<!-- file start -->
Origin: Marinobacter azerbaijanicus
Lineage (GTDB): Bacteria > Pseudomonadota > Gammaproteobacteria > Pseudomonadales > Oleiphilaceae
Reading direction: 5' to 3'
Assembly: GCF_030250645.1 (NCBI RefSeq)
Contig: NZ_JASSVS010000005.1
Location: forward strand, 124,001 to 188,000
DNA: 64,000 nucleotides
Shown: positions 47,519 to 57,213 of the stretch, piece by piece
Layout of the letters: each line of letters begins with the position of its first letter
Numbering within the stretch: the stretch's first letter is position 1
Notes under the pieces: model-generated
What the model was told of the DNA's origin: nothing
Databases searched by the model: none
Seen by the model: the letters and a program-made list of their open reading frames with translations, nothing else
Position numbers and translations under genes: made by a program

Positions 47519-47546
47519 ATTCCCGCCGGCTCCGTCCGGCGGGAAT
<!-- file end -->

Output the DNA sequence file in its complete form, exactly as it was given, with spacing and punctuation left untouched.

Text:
Origin: Marinobacter azerbaijanicus
Lineage (GTDB): Bacteria > Pseudomonadota > Gammaproteobacteria > Pseudomonadales > Oleiphilaceae
Reading direction: 5' to 3'
Assembly: GCF_030250645.1 (NCBI RefSeq)
Contig: NZ_JASSVS010000005.1
Location: forward strand, 124,001 to 188,000
DNA: 64,000 nucleotides
Shown: positions 47,519 to 57,213 of the stretch, piece by piece
Layout of the letters: each line of letters begins with the position of its first letter
Numbering within the stretch: the stretch's first letter is position 1
Notes under the pieces: model-generated
What the model was told of the DNA's origin: nothing
Databases searched by the model: none
Seen by the model: the letters and a program-made list of their open reading frames with translations, nothing else
Position numbers and translations under genes: made by a program

Positions 47519-47546
47519 ATTCCCGCCGGCTCCGTCCGGCGGGAAT